I’ve been reading some old and odd papers from a way back. It may be because of the Easter break, but I’m meandering even more than usual. Here are two snippets, that reaffirm my belief that my own subject, computer science, is the most lame and benighted of the sciences.
The first is from a paper by Luc Steels, which some AI folks might know of for work such as his (amazing) Talking Heads experiment. In a paper last year, Personal Dynamic Memories are Necessary to Deal with Meaning and Understanding in Human-Centric AI, he set out these levels of construction of meaning of an experience (drawn from an art history text, interestingly enough):
- The base level of an experience details the external formal properties directly derivable from the perceived appearance of the experience, for example, the lines, shapes, color differences in hue, value (brightness) and saturation, textures, shading, spatial positions of elements, etc. in the case of images.
- The ﬁrst level of meaning is that of factual meaning. It identiﬁes and categorises events, actors, entities and roles they play in events, as well as the temporal, spatial and causal relations between them. In the case of images they require a suite of sophisticated processing steps, starting from object segmentation, object location, object recognition, 3D reconstruction, tracking over time, etc.
- When there are actors involved, a second level, that of expressional meaning becomes relevant. It identiﬁes the intentions, goals, interests, and motivations of the actors and their psychological states or the manner in which they carry out actions.
- The next level is that of social meaning. It is about the social relations between the actors and how the activities are integrated into the local community or the society as a whole.
- The fourth level is that of conventional meaning, based on ﬁguring out what is depicted or spoken about and the historical or cultural context, which has to be learned from conversations or cultural artefacts, like books or ﬁlms.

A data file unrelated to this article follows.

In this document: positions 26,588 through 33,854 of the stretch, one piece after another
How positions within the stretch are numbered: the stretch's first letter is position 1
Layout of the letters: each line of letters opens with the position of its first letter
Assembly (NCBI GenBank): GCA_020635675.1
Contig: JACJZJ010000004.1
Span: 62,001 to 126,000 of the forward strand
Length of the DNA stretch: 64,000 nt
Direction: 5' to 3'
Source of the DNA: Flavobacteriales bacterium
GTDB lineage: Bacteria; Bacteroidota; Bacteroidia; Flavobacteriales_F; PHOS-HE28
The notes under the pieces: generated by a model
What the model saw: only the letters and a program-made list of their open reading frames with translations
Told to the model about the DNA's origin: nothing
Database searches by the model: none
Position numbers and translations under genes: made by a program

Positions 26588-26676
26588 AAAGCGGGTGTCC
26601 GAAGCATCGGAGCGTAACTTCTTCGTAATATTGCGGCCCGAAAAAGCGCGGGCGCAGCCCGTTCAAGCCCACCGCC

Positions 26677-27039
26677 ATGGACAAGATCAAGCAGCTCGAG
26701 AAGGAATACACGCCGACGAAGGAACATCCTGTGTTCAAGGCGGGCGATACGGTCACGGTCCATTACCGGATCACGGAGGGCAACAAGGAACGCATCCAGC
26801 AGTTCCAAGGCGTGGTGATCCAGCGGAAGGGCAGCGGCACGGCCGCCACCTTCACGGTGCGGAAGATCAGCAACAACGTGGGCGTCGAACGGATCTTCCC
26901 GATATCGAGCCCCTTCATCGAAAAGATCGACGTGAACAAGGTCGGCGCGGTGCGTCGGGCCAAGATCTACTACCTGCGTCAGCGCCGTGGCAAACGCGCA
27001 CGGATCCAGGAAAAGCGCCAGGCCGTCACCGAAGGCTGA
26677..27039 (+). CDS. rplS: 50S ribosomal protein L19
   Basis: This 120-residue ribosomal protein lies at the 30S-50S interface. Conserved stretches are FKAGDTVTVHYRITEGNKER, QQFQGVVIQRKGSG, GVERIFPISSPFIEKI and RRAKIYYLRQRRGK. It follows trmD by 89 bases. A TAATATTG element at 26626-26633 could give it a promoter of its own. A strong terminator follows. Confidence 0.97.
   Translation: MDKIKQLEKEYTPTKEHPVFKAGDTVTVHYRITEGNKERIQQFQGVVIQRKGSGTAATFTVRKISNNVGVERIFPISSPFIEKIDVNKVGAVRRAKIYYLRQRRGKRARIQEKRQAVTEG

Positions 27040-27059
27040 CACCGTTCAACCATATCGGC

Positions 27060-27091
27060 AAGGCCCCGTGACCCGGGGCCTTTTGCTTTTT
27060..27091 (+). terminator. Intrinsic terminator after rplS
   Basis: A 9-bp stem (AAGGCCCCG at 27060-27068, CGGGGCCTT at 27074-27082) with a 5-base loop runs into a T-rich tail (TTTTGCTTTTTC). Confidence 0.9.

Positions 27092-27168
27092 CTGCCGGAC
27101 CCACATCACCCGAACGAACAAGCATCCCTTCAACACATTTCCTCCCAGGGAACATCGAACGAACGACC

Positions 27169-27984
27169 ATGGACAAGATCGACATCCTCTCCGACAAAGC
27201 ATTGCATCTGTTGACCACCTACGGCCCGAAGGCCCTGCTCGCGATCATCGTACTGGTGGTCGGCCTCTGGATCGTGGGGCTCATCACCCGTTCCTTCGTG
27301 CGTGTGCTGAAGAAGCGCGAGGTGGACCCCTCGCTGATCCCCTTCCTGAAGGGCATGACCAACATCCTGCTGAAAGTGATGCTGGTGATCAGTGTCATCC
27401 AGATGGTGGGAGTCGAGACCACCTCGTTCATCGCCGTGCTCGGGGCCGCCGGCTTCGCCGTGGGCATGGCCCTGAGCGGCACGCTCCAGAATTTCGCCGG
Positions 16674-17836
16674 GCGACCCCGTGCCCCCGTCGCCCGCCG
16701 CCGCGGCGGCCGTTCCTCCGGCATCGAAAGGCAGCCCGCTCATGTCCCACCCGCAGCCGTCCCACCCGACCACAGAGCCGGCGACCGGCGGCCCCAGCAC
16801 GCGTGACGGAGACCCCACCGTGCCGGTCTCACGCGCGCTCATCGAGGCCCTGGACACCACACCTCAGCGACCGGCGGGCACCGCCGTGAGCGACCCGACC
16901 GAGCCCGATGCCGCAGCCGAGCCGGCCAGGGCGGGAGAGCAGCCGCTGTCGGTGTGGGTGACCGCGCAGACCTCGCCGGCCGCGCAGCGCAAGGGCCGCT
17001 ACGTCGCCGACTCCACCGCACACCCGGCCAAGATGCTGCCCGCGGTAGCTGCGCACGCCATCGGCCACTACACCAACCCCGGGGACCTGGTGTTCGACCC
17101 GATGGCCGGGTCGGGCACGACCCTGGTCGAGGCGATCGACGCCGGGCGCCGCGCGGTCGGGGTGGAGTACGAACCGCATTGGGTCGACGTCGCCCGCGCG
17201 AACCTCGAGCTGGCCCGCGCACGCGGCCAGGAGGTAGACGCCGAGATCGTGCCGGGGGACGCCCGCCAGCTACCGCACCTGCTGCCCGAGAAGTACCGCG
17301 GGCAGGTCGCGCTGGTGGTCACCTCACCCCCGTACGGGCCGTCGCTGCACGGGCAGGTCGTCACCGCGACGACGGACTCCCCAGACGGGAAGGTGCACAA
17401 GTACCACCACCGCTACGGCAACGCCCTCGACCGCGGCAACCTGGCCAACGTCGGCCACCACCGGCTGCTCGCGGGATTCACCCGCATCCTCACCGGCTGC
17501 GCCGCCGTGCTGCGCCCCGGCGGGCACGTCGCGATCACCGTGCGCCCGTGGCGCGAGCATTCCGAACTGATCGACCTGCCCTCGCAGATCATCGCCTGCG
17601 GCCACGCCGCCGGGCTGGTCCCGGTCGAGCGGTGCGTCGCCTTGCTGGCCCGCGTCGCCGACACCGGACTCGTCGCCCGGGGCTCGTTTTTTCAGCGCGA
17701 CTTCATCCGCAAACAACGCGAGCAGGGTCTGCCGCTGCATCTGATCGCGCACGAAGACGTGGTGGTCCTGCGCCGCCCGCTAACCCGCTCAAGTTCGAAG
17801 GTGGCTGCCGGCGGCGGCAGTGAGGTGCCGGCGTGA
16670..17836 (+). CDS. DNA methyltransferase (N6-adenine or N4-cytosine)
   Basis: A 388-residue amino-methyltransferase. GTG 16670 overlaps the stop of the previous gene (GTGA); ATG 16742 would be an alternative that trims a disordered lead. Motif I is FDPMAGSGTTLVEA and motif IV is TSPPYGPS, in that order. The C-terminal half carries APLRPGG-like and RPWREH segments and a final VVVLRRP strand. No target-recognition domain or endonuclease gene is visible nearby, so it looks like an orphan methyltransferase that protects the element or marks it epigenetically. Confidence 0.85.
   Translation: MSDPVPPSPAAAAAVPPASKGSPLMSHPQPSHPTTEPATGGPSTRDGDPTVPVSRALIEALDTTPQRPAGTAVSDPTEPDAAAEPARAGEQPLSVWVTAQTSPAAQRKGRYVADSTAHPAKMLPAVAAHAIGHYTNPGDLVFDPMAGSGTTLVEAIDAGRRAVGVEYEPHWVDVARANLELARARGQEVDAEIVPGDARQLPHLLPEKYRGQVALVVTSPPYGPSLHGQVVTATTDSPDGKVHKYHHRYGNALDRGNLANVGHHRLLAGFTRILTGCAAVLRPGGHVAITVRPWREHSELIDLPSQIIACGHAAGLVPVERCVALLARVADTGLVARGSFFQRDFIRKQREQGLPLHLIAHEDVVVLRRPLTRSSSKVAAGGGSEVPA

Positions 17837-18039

- The ﬁfth level is known as the intrinsic meaning or content of an experience. It is about the ultimate motive of certain images or texts, or why somebody is carrying out a certain behavior. It explains why this particular experience may have occurred.
Yeah. You know how this goes. How far has CS/AI ever got? How far is it likely to, given its positivist approach?
The second paper was one I skimmed years ago, but came back to the other day. It’s Hubert Dreyfus’ Why Heideggerian AI Failed and how Fixing it would Require making it more Heideggerian, and it strikes me yet again how almost all of CS/AI is unremittingly and naively positivist.
Most of what Dreyfus pointed out as problematic in 2007 is still at the core of our field. The massive gap between what philosophers, biologists and neuroscientists know about intelligence, ontology, epistemology, and activity… and what computer scientists do… is saddening.
And, yeah, I know: even though it’s clear that our current approaches are amazingly limited, one can do amazing things with positivist-based tech. Also, what’s the alternative? That’s hard. So, in the meantime… on we go, pretending to ourselves—and selling to others—that AI/ML might be like human intelligence one day, even though we are building it not to be.
There’s gold in them there shills. Sigh…